Prohibits a person from an action that is likely to cause irreparable harm. This differs from an injunction in that it may be granted immediately, without notice to the opposing party, and without a hearing. It is intended to last only until a hearing can be held.
Answer questions in court.
Evidence presented orally by witnesses during trials or before grand juries.
A civil wrong or breach of a duty to another person as outlined by law. A very common tort is negligent operation of a motor vehicle that results in property damage and personal injury in an automobile accident.
A written, word-for-word record of what was said, either in a proceeding such as a trial or during some other conversation.
A hearing that takes place when the defendant pleads not guilty,” and the parties are required to come to court to present evidence.
A lawyer appointed by the President in each judicial district to prosecute and defend cases for the federal government.
enforce the rules of behavior in courtrooms.
The decision of an appellate court not to reverse a lower court decision. Also called “affirm.”
The geographical location in which a case is tried.
The decision of a petit jury or a judge.
work with prosecutors and assist the victims of a crime.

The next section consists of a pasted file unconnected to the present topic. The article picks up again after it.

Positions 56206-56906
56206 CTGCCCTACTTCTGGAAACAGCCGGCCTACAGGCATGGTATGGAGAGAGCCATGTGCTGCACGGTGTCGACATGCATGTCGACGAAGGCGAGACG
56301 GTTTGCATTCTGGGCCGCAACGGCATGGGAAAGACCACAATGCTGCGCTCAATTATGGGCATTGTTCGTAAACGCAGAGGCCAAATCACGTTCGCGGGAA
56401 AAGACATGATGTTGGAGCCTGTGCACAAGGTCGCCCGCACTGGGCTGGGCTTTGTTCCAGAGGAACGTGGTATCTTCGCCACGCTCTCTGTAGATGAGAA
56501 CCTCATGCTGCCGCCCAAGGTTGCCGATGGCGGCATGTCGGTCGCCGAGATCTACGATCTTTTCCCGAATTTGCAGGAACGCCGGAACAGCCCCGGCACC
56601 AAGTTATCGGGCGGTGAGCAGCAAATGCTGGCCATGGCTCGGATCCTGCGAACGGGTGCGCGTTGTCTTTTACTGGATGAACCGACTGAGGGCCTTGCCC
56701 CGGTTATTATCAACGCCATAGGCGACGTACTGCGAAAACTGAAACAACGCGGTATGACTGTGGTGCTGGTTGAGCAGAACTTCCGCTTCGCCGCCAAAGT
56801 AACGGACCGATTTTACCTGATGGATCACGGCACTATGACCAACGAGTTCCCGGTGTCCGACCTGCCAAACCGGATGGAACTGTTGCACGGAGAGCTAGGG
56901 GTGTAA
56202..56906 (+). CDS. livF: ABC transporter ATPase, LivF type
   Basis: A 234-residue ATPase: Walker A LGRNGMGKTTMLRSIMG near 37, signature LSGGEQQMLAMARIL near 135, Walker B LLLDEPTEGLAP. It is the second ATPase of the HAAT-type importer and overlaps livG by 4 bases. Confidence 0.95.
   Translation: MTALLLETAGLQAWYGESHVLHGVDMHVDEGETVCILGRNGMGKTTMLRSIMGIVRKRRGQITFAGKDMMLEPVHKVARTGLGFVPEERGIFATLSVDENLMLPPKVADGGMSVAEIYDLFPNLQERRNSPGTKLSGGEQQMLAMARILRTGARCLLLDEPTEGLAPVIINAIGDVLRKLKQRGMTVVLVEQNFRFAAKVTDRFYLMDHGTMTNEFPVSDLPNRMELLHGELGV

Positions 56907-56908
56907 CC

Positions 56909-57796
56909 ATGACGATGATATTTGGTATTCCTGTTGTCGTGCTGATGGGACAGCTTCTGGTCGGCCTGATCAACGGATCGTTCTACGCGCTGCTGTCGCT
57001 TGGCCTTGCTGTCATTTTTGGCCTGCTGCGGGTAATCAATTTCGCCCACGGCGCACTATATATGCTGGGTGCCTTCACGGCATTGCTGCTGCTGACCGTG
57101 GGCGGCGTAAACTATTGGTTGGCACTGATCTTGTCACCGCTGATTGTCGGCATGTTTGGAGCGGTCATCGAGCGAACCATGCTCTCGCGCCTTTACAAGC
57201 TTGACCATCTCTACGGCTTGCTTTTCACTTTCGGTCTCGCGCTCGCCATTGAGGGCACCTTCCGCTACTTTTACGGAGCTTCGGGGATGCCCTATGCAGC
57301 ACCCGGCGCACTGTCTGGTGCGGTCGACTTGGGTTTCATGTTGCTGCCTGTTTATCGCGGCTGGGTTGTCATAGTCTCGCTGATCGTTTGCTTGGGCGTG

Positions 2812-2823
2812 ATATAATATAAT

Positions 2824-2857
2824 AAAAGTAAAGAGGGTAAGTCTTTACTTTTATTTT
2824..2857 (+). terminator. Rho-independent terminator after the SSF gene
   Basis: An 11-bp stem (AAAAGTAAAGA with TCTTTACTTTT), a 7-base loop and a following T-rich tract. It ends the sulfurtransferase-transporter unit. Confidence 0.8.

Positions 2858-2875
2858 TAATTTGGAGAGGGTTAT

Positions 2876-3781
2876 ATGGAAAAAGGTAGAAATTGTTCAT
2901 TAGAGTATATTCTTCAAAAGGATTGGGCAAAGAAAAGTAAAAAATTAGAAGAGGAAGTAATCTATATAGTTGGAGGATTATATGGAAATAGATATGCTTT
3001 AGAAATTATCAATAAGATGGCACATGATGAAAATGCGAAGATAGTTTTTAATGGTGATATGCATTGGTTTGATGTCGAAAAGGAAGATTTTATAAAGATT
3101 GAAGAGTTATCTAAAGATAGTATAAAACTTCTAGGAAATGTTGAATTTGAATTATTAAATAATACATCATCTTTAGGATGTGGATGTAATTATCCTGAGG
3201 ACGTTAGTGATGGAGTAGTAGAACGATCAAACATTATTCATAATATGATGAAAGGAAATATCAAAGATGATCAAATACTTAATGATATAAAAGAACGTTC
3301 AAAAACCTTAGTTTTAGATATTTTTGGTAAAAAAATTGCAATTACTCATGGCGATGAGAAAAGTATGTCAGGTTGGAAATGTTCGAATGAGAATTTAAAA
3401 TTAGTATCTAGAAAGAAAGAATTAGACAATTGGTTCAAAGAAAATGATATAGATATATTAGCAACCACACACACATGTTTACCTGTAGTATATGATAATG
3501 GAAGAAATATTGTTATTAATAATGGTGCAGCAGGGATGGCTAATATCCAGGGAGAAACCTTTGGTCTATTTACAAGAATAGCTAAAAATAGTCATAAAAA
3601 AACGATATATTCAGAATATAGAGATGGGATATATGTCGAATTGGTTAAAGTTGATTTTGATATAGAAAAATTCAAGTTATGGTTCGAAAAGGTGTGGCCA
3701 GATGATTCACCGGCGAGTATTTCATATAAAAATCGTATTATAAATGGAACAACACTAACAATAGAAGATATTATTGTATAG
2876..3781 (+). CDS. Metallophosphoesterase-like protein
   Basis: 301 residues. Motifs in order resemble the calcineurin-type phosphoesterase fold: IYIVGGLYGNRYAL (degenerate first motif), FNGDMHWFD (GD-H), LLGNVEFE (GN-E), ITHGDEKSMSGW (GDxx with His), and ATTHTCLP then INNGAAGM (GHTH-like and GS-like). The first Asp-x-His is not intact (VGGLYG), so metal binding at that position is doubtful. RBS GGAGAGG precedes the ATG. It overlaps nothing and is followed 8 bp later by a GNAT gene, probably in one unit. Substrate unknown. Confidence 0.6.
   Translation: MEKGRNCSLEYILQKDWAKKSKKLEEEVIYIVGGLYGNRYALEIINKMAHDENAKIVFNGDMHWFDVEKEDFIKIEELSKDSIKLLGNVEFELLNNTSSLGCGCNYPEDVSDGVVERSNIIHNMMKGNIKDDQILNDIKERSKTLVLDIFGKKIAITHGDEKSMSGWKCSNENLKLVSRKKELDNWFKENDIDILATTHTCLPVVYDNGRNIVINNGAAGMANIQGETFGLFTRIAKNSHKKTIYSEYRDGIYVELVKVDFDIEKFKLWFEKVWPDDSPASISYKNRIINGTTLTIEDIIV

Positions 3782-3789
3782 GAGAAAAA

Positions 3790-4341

An offense for which the only sentence authorized is a fine.
The process by which judges and lawyers select a petit jury from among those eligible to serve by questioning them to determine knowledge of the facts of the case and a willingness to decide the case only on the evidence presented in court. Voir dire is a phrase meaning to speak the truth.
An arrest warrant is a written order directing the arrest of a party. A search warrant orders that a specific location be searched for items, which if found, can be used in court as evidence. Search warrants require probable cause in order to be issued.
A person called upon by either side in a lawsuit to give testimony before the court or jury.
A formal written command, issued from the court, requiring the performance of a specific act.
An order issued by the Supreme Court directing the lower court to transmit records for a case for which it will hear on appeal. The Supreme Court is usually not required to hear appeals of cases. A denial of “cert” by the Supreme Court allows the previous ruling to stand.